Maple is an institutional crypto-capital market infrastructure that enables experienced credit experts (Pool Delegates) to underwrite and allocate large amounts of growth capital to creditworthy institutional borrowers. This is done by aggregating capital from institutional and independent DeFi users into liquidity pools, and then lending these funds out once all legal, due diligence and credit underwriting work is performed by the pool delegate.
Maple has grown to facilitate over $1.1 billion in loans since its commercial launch in May 2021, and is managing over $850 million in assets at the time of writing.
Maple is uniquely positioned to help Maker scale DAI, through a combination of the alternative collateral sources mentioned above. Since Maple is a DeFi protocol that issues LP tokens, it is eligible to be integrated with the Maker protocol through a new D3M. Additionally, since Maple deals exclusively with loans to institutional borrowers backed by enforceable legal agreements, these LP tokens represent a diversified lending portfolio that is backed by real world assets.
Maple can be a vehicle for Maker to mint DAI to sector-specific liquidity pools managed by experienced pool delegates, who perform the following on behalf of Maker:
Borrower relationship management
Legal infrastructure management, Master Loan Agreements, etc.
Financial, operational and risk due diligence on borrowers
Credit risk analysis of borrowers
Underwriting and negotiation of loan terms
Managing liquidity and outstanding loans
Managing defaults and all corresponding legal proceedings necessary to recover capital
A Maple pool only has to go through one Maker onboarding and governance process. The pool can then grow and continuously diversify the lending portfolio with new borrowers. This can be done without any Maker governance/core unit intervention outside of collateral debt ceiling raises.
Outlined in the diagram below is what a mature Maple integration could look like for Maker. For example, after the successful approval of four individual MIP-6 applications, the Maker system onboards four Maple D3Ms. Each of these pools would then lend to a specific sector, aligned with Maker’s values, and managed by an institutional credit-expert or entity that is specialized in that sector. Since each pool delegate has long-term relationships with borrowers in the sector, they are able to establish diversified lending portfolios.
In this example, and as Maple functions already, pool delegates will continuously onboard new borrowers and extend credit to existing borrowers in their portfolio. Periodically, the Maker governance system can evaluate the performance of each of the pool delegates and can adjust the amount of capital accordingly. This workflow will facilitate a steady, sustainable, and continuous vector for DAI supply growth and adoption by institutions around the world.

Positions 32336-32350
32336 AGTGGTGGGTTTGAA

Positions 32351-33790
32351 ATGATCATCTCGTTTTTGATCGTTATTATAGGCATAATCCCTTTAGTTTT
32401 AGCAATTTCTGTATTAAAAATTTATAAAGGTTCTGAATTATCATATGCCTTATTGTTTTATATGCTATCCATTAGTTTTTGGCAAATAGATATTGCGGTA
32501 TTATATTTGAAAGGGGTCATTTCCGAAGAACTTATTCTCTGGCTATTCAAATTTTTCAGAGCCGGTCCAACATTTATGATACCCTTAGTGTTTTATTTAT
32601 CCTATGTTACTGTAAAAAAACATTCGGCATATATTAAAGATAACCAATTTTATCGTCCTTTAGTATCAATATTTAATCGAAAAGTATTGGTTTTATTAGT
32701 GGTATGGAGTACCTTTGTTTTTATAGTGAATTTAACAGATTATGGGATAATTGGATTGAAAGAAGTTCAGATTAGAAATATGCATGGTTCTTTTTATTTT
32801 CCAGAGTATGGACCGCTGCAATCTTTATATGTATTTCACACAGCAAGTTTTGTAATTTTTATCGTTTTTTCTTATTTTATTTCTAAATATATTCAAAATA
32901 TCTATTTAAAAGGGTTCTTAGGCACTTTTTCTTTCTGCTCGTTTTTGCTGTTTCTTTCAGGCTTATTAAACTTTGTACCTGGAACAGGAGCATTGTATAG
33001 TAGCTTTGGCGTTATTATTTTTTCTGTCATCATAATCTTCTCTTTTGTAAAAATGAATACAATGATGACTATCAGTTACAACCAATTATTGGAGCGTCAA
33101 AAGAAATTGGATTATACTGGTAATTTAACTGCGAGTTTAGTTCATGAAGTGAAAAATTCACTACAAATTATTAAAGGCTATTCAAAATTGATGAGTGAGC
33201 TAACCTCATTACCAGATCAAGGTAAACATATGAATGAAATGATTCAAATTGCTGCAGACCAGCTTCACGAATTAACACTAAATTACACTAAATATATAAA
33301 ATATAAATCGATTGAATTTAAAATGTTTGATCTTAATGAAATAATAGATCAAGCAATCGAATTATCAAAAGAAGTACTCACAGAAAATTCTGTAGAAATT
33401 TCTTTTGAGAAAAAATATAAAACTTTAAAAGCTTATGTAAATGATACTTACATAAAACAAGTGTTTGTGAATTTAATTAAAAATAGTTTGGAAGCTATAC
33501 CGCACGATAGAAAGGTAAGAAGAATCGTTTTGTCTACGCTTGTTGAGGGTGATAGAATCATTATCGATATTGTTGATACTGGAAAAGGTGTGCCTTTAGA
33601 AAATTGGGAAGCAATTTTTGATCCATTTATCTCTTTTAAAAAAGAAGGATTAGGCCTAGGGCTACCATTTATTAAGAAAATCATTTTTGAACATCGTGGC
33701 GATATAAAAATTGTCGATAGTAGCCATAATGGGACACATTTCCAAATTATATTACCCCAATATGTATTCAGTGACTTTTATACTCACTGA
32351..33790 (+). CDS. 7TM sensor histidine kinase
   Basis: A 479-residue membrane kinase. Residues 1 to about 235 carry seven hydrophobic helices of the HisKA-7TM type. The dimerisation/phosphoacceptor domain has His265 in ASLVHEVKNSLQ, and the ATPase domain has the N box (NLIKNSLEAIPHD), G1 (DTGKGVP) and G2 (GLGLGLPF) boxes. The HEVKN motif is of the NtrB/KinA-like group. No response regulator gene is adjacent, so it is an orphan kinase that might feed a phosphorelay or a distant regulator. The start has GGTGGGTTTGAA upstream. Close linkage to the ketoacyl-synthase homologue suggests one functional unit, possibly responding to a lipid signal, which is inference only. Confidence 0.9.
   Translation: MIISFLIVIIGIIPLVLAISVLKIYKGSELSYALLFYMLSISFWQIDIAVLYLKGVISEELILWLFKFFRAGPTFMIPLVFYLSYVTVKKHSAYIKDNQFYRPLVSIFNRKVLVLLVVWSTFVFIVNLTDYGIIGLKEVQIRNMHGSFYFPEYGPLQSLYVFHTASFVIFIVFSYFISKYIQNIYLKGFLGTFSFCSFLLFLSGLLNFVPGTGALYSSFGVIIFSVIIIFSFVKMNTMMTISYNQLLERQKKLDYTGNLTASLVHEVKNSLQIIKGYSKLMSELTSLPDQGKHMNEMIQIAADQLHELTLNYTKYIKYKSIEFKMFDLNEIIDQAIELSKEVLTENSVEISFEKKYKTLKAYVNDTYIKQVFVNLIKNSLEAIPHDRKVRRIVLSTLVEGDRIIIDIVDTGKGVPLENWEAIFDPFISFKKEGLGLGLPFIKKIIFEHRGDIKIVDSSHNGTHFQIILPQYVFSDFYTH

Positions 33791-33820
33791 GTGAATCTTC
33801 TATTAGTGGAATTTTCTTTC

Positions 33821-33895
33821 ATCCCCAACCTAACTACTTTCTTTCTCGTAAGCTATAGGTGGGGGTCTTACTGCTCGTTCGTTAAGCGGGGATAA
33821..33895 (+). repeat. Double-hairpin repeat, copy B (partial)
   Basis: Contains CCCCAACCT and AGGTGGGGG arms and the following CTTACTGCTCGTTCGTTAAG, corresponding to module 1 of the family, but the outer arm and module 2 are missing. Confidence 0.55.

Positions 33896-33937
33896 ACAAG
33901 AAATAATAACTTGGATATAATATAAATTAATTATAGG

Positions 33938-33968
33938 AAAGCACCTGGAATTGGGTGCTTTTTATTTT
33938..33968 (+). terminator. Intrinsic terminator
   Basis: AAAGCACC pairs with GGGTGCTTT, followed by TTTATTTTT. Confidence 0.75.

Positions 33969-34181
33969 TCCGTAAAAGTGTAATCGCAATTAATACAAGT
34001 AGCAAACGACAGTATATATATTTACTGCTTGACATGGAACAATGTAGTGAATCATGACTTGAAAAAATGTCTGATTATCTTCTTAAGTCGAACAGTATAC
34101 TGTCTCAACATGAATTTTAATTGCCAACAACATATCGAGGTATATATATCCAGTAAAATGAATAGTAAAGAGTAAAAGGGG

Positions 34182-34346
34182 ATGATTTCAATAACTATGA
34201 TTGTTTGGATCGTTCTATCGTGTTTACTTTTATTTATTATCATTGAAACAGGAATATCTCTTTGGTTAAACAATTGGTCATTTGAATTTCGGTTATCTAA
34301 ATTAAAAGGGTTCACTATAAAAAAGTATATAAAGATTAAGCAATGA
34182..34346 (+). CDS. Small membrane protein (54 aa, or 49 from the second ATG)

DAI has a massive opportunity to become the go-to stable decentralized currency for global digital finance. Although DeFi has gotten much more traction than it had at Maker’s inception, we still have a long way to go. MakerDAO’s superpower as a DeFi protocol is the ability to mint DAI and issue it at an extremely low cost of capital. In order to grow efficiently and to the scale necessary to be recognized on the world stage, Maker needs to start outsourcing capital allocation and management to specialized parties.
Maple’s capital markets infrastructure is currently the best positioned protocol to effectively manage and deploy MakerDAO’s capital at a massive scale, expanding into real world assets specifically.
The recent deal that Maker facilitated with Tesla is a perfect example of how DAI can provide real world value to real world companies.
With Maker’s integration with Maple’s protocol, I see a future where MakerDAO’s governance will make decisions about high-level goals that they want to achieve with DAI, such as:
Sustainable energy funding (solar, wind, etc.)
Nuclear reactor research and development
DAI multi chain liquidity
Advancing emerging economies
Purchasing low-risk treasuries/bonds
Growth capital for tech companies
Neurological advancement research
Global supply chain optimization
The list goes on…
With these high level objectives for DAI allocation, MakerDAO can onboard multiple Maple pools within each sector, each with highly experienced and mature fund managers, specialized in the field. This will provide a highly efficient, highly diversified infrastructure for MakerDAO to grow DAI and to realize its vision of being the world’s preferred stable medium of exchange.
wen Maker x Maple?
Maple submitted a signal request that passed with a 96% majority in December.
Since then Maker has discussed moving towards a more aggressive RWA expansion as outlined here.
In addition, technical work has begun on the D3M Maple implementation by myself and members of the Protocol Engineering Core Unit.
Connect with me on Twitter: https://twitter.com/lucasmanuel_eth
Learn more about Maker: https://makerdao.com/en/
Join us on our journey: